This conclusion reached by us gets support from a decision of this Court rendered in Director of Income-tax, New Delhi & Anr v. Pooran Mal and Sons & Anr [(1975) 2 SCR 104] under the Income Tax Act, in an analogous situation.

Under Section 132 of the Income Tax Act, 1961, it is mandatory that an order is requires to be made under sub- section (5) within one year from the date when the proceedings are taken. In that case proceedings were taken and order was made within one year, but without any notice to the assessee. The order was quashed. From the date of initial period of limitation the subsequent order was barred. It was contended that the action initiated under Section 132 was required to be done within the original period and an order made after expiry of the period, was invalid in law. This Court considered the contention and held that if the period of time prescribed under Section 132(5) is held to be mandatory, and if any direction was given by a Court in a writ proceedings, an order made in pursuance of such a direction would not be subject to limitation prescribed under Section 132(5). Even if the period of time fixed under Section 132(5) is held to be mandatory that requirement was satisfied when the first order was made. Thereafter, if any direction is given under Section 132(12) or by a court in writ proceedings, as in this case, it cannot be said that an order made in pursuance of such a direction would be subject to the limitation prescribed under Section 132(5). Once the order has been made within ninety days, the aggrieved person has got the right to approach the notified authority under Section 132(11) within thirty days and that authority can direct the Income-tax Officer to pass a fresh order. The contention that even such a fresh order should be passed within ninety days, would make the sub-sections (11) and (12) of Section 132 ridiculous and useless. It cannot be said that what the notified authority could direct under Section 132, could not be done by a High Court while exercising its power under Article 226 of the Constitution. To hold otherwise would make the powers of the Court under Article 226 wholly ineffective. The Court in exercising its powers under Article 226 has to mould the remedy to suit to the facts of a case. When Section 132(5) permits fn Income-tax Officer to pass an order within ninety days that power cannot in any way be whittled down by a rule made under that section.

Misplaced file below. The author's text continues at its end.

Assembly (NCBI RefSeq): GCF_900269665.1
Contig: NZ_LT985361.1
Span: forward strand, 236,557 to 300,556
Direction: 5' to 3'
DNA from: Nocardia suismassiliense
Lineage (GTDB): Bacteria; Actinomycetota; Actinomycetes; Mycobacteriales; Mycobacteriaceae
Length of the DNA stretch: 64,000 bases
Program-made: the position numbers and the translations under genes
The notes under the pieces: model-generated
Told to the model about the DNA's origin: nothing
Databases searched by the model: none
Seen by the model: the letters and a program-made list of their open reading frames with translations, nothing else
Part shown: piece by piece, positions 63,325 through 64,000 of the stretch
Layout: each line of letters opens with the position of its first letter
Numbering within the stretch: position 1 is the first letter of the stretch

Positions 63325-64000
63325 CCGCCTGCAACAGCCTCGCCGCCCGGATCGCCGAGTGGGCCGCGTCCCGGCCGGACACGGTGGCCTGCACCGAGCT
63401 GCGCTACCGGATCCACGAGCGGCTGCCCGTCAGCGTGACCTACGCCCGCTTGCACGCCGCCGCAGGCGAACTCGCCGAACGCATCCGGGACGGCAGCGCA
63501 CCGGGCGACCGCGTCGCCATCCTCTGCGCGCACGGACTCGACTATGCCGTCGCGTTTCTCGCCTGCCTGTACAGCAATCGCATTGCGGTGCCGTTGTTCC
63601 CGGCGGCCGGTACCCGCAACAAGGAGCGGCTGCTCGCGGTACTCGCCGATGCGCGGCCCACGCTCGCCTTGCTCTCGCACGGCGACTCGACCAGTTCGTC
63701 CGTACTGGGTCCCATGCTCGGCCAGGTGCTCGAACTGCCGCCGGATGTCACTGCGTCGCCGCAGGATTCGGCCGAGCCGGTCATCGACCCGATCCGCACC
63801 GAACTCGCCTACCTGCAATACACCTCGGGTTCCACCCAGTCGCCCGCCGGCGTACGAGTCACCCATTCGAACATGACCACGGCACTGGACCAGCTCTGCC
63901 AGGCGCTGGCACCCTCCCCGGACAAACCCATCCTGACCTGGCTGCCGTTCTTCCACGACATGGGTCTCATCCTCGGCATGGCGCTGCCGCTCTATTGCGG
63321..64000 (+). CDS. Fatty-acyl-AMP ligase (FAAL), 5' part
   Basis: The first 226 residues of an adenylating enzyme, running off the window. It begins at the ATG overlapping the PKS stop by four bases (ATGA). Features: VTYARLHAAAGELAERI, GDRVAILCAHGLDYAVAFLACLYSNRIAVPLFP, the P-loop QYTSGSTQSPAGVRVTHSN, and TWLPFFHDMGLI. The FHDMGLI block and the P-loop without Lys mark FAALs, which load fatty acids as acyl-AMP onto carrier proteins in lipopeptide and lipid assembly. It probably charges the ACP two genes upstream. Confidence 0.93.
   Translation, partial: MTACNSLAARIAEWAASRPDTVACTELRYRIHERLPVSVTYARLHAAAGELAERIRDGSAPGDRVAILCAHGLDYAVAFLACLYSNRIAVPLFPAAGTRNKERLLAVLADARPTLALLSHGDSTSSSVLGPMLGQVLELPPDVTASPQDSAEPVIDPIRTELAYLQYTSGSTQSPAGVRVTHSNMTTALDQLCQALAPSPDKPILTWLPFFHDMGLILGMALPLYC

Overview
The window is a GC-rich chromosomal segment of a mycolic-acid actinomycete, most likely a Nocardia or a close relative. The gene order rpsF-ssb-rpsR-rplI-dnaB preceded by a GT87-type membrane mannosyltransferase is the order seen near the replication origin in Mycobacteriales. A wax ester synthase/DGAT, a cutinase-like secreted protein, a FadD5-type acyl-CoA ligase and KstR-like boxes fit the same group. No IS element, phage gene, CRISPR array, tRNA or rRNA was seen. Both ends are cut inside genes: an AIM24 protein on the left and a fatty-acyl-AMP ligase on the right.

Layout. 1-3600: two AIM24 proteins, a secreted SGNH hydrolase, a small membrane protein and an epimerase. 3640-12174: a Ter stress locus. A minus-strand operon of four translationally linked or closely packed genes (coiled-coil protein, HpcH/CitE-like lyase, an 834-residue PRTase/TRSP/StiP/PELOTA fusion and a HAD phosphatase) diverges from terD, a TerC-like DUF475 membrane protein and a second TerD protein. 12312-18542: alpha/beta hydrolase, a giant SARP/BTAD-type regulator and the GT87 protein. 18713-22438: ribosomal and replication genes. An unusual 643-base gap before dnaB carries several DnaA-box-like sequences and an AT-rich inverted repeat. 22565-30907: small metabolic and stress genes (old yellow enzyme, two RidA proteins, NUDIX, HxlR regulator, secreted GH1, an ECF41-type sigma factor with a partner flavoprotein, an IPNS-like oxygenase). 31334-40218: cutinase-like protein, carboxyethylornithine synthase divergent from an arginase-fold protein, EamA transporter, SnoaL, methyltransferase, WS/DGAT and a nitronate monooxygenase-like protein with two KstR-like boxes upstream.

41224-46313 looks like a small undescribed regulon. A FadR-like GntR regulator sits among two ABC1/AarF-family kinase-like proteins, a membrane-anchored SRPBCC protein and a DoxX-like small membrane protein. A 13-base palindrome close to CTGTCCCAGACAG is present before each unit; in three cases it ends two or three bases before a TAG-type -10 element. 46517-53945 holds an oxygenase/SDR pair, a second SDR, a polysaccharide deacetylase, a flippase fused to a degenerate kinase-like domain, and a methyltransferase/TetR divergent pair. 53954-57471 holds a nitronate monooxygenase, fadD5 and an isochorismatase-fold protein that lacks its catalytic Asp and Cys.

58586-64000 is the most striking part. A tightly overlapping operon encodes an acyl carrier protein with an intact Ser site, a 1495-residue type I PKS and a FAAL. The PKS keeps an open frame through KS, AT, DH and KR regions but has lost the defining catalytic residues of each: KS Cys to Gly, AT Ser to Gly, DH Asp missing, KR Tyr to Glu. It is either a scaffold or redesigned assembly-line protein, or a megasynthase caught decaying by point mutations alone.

It is contended by Shri Naresh Kaushik that ratio as noted above was founded on concession and, therefore, the ratio would not be applied to the facts of this case. We are afraid, we cannot accept the contention. This Court had pointed out at page 111 at D that apart from the consent of the parties, even on point of law, that would be the result.

Similar view was taken by a Full Bench of Madras High Court in K.C. Grounder & Anr. v. Govt. of Tamil Nadu & Anr. [AIR 1980 Madras 251].